I got forwarded this e-mail from a friend at another consulting firm - a student at NYU applying for an internship sent out an e-mail to JPMorgan and despite a very strong CV, has essentially destroyed his chances of ever working in banking or consulting. A few words of advice, as well as a link to an article with the full text below -
Students interested in consulting or banking: When you're a student going through recruitment, it's tempting to tell a firm that you have offers from dozens of firm across the board, all eagerly awaiting your response to the offer letters that they have practically thrown at you and are begging you to sign. I'd like to give you a quick and simple example of why this is a bad idea.
You think your 5 courses and extracuriculars are keeping you busy? Try working in consulting. You think being an entry-level consultant is tough? Try being an associate. The reality is, when you're a new consultant, you only have to manage one way: upwards. The second you hit the next levels in the profession you have to managed upwards, downwards, and to your clients as well. Life gets a lot more difficult.
So what do you, as a manager, want more than anything? A consultant who will JFDI - just f****** do it. The less they have to run after you, error check your work, and tell you what to do, the more time they have for client management, upwards management, and golf. As a consultant, one of the skills that will endear you to your managers is being results-oriented. This means a few things:
1. Figuring out your own workstream. Coming up to your manager and saying "hey, here's my plan for the day and here are my priorities. Is that fine with you?" will give your manager the peace of mind to let you work by yourself.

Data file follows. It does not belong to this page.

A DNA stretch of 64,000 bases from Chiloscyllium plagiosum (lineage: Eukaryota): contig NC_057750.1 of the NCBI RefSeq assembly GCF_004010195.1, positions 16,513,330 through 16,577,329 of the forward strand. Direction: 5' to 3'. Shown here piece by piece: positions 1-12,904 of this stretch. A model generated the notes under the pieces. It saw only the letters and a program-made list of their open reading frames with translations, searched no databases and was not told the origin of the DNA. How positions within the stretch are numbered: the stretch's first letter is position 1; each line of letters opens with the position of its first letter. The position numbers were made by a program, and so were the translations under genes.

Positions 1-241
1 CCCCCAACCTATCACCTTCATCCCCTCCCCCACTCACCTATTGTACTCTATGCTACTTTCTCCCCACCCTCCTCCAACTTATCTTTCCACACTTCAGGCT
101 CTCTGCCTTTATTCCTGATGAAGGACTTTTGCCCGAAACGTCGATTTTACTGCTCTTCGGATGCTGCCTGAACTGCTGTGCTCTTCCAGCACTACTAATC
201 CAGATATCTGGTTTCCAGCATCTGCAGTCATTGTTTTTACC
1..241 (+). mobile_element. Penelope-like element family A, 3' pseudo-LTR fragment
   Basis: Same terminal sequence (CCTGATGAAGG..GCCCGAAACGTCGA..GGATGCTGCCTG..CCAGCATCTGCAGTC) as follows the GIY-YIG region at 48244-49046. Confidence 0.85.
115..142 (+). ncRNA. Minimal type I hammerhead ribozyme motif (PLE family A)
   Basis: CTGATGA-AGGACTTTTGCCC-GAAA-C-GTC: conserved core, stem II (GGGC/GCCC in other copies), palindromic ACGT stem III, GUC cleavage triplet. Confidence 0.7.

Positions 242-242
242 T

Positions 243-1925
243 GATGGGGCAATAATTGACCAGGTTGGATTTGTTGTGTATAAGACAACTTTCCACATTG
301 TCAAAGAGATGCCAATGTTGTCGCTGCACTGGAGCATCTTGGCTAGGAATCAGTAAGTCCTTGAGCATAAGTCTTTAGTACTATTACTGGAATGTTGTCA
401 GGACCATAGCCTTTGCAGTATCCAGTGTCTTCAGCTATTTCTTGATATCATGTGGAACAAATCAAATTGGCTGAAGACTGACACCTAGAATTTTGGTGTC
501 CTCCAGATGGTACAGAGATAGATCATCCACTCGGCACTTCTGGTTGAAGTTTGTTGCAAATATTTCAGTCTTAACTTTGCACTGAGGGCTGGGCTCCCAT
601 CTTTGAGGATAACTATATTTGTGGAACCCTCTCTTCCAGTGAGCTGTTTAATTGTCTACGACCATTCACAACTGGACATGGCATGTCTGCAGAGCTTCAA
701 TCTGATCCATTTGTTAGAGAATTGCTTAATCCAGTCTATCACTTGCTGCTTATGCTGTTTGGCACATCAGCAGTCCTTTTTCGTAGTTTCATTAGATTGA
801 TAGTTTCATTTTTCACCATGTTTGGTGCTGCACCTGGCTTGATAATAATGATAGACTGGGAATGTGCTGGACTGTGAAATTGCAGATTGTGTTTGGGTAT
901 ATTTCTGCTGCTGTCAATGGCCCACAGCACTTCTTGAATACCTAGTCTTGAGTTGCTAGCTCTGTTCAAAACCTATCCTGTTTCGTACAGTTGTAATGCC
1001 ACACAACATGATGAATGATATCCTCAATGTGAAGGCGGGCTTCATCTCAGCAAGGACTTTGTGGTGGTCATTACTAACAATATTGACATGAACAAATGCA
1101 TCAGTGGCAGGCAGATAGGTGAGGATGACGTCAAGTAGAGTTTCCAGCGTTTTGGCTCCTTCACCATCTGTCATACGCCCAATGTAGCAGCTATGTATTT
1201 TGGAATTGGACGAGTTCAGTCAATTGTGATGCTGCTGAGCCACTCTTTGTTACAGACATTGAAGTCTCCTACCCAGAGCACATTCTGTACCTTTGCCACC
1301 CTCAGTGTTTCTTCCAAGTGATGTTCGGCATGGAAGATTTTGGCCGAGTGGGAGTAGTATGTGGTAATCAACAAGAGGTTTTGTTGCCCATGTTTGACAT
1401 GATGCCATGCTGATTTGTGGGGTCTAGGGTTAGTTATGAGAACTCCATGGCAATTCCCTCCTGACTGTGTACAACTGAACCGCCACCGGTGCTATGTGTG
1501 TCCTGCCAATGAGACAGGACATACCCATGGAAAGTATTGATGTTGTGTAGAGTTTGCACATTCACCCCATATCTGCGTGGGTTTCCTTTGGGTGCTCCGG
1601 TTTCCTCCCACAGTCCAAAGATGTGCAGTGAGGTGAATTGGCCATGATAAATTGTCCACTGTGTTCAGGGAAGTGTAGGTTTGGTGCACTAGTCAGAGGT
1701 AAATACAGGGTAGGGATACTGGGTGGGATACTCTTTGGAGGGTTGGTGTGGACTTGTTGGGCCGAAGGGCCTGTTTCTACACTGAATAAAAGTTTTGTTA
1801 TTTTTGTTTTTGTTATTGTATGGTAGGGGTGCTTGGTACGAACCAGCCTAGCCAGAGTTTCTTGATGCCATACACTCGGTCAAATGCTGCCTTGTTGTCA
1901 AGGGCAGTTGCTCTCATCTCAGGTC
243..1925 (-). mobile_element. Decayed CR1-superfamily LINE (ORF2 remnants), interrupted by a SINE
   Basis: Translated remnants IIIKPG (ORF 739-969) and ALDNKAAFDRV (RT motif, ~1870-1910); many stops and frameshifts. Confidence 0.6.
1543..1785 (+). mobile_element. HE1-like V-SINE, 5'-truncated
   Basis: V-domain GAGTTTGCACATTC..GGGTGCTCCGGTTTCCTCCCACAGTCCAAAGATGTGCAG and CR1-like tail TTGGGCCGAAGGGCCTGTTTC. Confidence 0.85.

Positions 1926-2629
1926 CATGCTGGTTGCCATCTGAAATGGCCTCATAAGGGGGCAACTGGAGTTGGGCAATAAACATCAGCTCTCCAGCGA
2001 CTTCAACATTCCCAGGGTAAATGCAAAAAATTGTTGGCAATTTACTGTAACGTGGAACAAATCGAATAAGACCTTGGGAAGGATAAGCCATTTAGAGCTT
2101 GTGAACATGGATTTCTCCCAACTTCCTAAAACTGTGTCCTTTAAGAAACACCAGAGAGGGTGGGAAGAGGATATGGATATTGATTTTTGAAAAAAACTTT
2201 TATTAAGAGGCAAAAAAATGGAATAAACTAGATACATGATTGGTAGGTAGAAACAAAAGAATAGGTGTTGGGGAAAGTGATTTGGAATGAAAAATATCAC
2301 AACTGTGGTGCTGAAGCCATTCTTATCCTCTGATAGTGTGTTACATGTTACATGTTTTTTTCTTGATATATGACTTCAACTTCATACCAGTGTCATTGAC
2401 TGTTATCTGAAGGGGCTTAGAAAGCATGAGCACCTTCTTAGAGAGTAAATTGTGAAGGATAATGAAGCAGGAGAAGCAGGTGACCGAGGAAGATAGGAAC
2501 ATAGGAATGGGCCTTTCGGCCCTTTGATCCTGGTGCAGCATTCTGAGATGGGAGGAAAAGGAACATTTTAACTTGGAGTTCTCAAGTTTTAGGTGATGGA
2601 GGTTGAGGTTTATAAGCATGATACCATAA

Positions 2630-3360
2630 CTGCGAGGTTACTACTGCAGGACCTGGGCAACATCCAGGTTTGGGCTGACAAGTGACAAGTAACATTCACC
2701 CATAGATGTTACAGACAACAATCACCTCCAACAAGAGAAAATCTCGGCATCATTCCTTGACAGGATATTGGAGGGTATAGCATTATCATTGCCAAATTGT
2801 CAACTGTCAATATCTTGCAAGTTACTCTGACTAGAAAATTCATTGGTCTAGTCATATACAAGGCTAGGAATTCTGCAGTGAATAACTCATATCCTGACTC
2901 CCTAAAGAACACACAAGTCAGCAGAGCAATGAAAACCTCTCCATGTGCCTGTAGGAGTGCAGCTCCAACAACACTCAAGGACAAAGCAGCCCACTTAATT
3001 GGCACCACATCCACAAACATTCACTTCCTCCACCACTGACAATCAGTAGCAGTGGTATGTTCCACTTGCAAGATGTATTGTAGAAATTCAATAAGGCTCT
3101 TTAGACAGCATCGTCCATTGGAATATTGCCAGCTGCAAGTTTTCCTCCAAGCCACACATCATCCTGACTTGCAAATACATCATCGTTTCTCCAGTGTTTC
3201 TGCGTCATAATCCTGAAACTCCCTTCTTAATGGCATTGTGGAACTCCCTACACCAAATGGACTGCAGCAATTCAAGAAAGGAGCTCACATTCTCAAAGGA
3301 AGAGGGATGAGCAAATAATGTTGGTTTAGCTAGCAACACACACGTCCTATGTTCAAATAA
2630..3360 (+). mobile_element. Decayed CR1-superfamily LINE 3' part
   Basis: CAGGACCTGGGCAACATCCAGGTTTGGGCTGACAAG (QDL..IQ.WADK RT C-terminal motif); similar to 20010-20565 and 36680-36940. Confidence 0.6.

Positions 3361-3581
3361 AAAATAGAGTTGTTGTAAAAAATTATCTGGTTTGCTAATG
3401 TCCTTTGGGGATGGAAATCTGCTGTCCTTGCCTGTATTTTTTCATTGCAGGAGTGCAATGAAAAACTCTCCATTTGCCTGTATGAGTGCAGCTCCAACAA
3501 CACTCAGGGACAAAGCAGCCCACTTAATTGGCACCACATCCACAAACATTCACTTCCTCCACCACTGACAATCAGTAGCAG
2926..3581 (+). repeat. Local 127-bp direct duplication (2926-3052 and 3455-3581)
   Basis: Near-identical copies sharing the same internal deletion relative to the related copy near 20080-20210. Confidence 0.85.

2. Sending in progress updates. A quick e-mail in the morning and evening with updates will reassure your manager that you're making good progress.
3. Minimizing how much of their time you take up. This means putting together a list of questions to ask and getting through them in a 10-minute call twice a day rather than going to them every hour or two....
A number of firms have "non-evaluative" mechanisms in place to help candidates feel comfortable. McKinsey had their non-evaluative buddies, BCG has a non-evaluative coffee chat, and almost all firms have their "pre-interview dinner". Ultimately, the goal is to let the candidates be themselves and learn about the firm in a non-threatening environment. Below I discuss what the phrase non-evaluative really means.
Building a complete and meaningful LinkedIn profile is important, but what's the point if no-one takes a look? Below is a surprisingly easy way to get consultants to check out your profile on LinkedIn.
Applicable to pretty much anyone in the business world. Enjoy.
This is one of the most common questions that I receive from students - "How do I network with a consultant?" Let's face it, it's a tricky situation with a high upside and a dangerous downside - below I discuss some of the right and wrong ways to network with consultants for the first time.
Unfortunately, getting the interview doesn't always mean getting the offer or even the final round. The following is an excerpt from an e-mail exchange with a Political Science student who used The MCN's resources to secure interviews with McKinsey, BCG, and Bain. While things didn't work out, you can learn from his experiences.